Association leaders emphasize exercise and frequent communication to help with self-care during a time when their teams need strong guidance.
If the boss is feeling burned out, that feeling can all too easily spread to the rest of the team.
Research shows the correlation—that leaders who exhibit signs of burnout can have a negative impact on the broader organization.
And while the burnout issue has most notably been seen recently in the world of healthcare, the issues can translate to the broader work world as well, as a recent Harvard Business Review piece noted.
The takeaway from these findings: Self-care particularly matters for leaders. And for those struggling to balance leadership with tough times, it might help to learn how others are making it work.
Recently, we asked our readers how they engage in self-care to keep themselves mentally strong during a time when burnout is all too common. A few highlights:
Senior Director, Former Players, NFL Players Association
I really try to focus on staying physically fit, making myself move every day instead of staring at my computer all day. I use a balance board daily for what I call “movement meditation.” This helps me focus my mind and empty out the negativity and self-defeating energy and thoughts. I have set exercise and movement goals for the day through my Apple Watch and hold myself accountable to meet them. I also have a network of other leaders and friends of diverse ages who do the same thing. We push each other and share our efforts with each other and with the world through social media for shared accountability and to motivate others to join in.
Volunteer Relations Manager, Institute of Management Accountants
I take time out to look for videos on YouTube that will make me smile or laugh—bloopers from my favorite TV shows, babies and puppies, examples of kindness.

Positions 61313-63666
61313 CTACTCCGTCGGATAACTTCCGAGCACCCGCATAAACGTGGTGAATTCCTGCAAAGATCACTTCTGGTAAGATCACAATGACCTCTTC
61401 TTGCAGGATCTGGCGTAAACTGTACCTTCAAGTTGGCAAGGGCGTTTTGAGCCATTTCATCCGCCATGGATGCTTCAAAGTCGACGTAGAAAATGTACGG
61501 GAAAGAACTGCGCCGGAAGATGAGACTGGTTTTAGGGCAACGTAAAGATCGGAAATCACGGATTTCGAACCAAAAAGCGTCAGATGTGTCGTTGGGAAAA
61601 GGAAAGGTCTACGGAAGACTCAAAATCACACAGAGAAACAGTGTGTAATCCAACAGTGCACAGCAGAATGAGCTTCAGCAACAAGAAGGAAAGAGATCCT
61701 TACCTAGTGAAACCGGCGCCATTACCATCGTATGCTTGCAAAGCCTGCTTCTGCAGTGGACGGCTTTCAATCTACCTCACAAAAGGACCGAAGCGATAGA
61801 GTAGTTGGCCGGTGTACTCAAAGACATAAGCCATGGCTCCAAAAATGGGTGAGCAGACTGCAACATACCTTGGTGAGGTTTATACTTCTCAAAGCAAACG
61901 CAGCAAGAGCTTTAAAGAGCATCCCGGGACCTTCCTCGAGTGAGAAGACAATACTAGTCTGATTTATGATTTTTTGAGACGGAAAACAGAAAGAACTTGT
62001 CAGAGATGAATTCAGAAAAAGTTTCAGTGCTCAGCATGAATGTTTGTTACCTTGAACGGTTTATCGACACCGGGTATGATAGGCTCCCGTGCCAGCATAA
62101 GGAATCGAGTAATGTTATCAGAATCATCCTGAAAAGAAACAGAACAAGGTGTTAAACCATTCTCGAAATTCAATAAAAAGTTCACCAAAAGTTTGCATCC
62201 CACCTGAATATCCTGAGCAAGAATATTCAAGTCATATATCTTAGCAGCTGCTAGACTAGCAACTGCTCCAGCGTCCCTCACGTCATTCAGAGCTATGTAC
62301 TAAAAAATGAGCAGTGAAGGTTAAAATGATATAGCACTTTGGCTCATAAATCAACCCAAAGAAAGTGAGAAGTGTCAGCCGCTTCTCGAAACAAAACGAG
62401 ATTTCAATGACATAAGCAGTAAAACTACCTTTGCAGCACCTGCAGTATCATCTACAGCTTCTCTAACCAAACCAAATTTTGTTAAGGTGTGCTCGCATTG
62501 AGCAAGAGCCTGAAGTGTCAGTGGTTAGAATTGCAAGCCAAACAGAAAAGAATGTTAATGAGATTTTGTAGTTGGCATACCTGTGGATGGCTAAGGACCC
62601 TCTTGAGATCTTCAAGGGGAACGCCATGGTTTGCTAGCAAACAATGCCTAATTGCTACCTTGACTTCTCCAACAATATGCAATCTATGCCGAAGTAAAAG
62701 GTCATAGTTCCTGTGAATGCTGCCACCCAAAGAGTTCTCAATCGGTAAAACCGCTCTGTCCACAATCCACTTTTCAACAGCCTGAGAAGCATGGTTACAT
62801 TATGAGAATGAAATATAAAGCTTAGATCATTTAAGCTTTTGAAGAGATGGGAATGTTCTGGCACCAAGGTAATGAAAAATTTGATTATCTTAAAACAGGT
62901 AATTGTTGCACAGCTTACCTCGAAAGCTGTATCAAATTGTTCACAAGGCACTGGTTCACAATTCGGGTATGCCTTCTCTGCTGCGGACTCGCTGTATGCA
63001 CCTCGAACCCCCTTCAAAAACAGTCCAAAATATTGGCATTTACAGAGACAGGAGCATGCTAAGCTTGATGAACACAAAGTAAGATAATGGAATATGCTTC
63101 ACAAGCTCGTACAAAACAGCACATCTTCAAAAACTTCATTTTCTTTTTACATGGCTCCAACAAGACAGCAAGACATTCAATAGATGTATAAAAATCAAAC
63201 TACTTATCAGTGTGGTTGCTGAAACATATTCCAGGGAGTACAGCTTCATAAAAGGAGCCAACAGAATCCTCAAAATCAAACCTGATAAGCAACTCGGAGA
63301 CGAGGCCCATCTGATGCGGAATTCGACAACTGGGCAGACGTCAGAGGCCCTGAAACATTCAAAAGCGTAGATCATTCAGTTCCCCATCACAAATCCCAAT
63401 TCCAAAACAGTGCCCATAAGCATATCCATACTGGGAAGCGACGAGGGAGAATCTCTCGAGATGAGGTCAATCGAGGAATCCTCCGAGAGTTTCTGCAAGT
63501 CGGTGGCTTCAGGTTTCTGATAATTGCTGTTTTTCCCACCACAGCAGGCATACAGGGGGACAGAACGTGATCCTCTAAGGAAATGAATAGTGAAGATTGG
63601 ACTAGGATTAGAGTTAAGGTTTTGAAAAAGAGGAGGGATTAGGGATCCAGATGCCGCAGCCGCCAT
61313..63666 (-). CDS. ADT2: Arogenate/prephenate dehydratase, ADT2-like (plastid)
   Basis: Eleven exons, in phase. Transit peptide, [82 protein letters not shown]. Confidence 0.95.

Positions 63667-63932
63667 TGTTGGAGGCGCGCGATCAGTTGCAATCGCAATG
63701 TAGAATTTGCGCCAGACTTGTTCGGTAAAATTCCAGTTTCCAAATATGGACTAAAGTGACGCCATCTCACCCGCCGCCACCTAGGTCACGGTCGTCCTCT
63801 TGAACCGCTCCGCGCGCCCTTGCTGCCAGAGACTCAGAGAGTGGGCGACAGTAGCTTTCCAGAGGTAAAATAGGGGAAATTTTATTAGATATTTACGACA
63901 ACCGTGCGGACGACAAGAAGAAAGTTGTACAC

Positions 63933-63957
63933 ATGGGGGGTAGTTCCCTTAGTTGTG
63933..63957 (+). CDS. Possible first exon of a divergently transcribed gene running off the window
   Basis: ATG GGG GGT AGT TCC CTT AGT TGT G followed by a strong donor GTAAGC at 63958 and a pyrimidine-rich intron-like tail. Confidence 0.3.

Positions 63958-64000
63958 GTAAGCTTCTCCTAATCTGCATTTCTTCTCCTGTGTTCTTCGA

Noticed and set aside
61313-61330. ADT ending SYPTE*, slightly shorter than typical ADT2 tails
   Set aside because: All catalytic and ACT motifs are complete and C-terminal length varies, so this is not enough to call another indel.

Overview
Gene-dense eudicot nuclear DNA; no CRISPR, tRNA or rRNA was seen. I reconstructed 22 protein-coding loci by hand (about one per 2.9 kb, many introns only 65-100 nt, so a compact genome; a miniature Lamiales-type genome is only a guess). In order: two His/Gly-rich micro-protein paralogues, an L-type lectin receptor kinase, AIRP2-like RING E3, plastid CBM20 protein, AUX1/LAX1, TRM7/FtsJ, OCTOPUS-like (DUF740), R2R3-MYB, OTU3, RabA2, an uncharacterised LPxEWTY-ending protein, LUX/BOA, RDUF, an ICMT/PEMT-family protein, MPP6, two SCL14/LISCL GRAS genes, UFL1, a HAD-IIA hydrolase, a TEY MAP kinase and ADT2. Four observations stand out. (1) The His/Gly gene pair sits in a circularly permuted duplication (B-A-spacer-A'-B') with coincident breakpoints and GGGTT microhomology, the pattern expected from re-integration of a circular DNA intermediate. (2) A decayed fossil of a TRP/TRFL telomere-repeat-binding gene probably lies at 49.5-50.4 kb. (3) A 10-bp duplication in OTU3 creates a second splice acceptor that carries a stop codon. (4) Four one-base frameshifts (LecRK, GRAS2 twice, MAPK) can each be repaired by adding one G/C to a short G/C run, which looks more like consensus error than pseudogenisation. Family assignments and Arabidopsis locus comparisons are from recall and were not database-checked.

CEO, CORFAC International
Making sure I get some sort of daily exercise. I normally start the day with a long walk, time on the bike, or yoga. Clears the head early and gets the energy level going. Regularly keeping in touch with staff is critical without them feeling you are micromanaging. Also regular communication (phone and email) with your organization’s leadership.
Executive Director, American Orthotic and Prosthetic Association
Acknowledging that I have a unique role in my organization for the motivation and inspiration of others, it’s critically important that I keep that alive and well in myself, especially now. Taking things one day at a time and making the most of small victories helps immensely.
Executive Director, US Chess Federation
The pandemic has curtailed my regular work schedule, typically filled with travel commitments. The pandemic pressures have led me to exercise with intention. My self-care routine consists of multiple walks daily. It helps to have a large dog, but I walk by myself once each day. This provides me with a mental boost, leaves me with more energy, and allows me to reflect, gain perspective, and clear my head. The bonus: I’ve even discovered that I rather like exercising in the rain!
Director, Chapter Relations, American Inns of Court Foundation
Working from home, getting outside requires more intentionality than it did when I walked to the office each day. Now that the weather is cooler, my husband and I make it a point to go hiking on the weekends. It forces us to take a break from the news cycle and the constant hum of city noise to be present—to nature and to each other. It’s also a humbling reminder that while the world is in the throes of a pandemic and our country is in political upheaval, the world still turns; it makes us step back and look at the bigger picture, remembering the larger purpose for our lives.
The post We Asked, You Answered: How Association Leaders Are Engaging in Self-Care appeared first on Associations Now.
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